The Listing Shortage: The Weekly Market Update

The Listing Shortage

Millennials Are Buying

We have had a decent recovery for the real estate market over the past decade. The recovery has been slow, but steady. While slow and steady may be frustrating for some, it is actually a good thing when you compare it to the real estate boom of 2001 to 2005, which created a housing “bubble” because of rapidly escalating housing prices. A steady increase is more sustainable in the long run.

However, there is no doubt that the market recovery is being held back by a listing shortage, especially in the lower price ranges. The Millennials are coming of age and are ready to buy. However, the Baby Boomers are working longer than ever and are not quite ready to give up their homes. If a Baby Boomer has not paid off their home as of yet, they are likely to have exceptionally low interest rates through refinancing and thus living in their home is typically cheaper than renting. The question is–how will this “stalemate” be broken?

The answer is — gradually. Builders continue to slowly increase their production and this new inventory is sorely needed in most areas of the country. Again, a slow increase is more orderly than a building boom, even though we are not building enough to satisfy present demand. And the Baby Boomers will gradually retire and have to leave their properties as they age. Some of these homes will be handed down to heirs and others will hit the markets. In the long run, the listing shortage will be resolved. In the short run, purchasing a home in the lower-to-moderate price ranges is a very competitive game for those entering the market for the first time.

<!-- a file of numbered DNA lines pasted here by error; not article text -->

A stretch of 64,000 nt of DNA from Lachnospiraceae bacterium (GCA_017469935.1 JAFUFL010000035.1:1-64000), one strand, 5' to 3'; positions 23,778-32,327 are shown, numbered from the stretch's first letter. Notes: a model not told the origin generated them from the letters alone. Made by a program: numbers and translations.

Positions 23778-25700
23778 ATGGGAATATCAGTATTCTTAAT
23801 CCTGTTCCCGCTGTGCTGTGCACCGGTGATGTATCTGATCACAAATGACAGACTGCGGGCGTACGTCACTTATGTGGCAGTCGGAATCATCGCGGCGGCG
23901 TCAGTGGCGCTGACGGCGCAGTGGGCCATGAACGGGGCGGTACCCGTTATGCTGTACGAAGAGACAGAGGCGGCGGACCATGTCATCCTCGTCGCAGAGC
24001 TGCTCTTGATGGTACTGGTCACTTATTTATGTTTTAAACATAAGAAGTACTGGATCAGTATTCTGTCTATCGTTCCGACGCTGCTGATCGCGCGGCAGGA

The Weekly Market Update

Rates were up slightly last week, as the markets reacted mildly to the jobs data. For the week ending May 11, Freddie Mac announced that 30-year fixed rates rose to 4.05% from 4.02% the week before. The average for 15-year loans increased slightly to 3.29%, and the average for five-year adjustables moved up one tick to 3.14%. A year ago, 30-year fixed rates averaged 3.57%.

Attributed to Sean Becketti, chief economist, Freddie Mac -- "The 10-year Treasury yield jumped 8 basis points this week, while the rate on 30-year fixed loans rose 3 basis points to 4.05%. Mixed economic reports over the last few weeks have anchored the 30-year rate around the four percent mark."

Note: Rates indicated do not include fees and points and are provided for evidence of trends only. They should not be used for comparison purposes.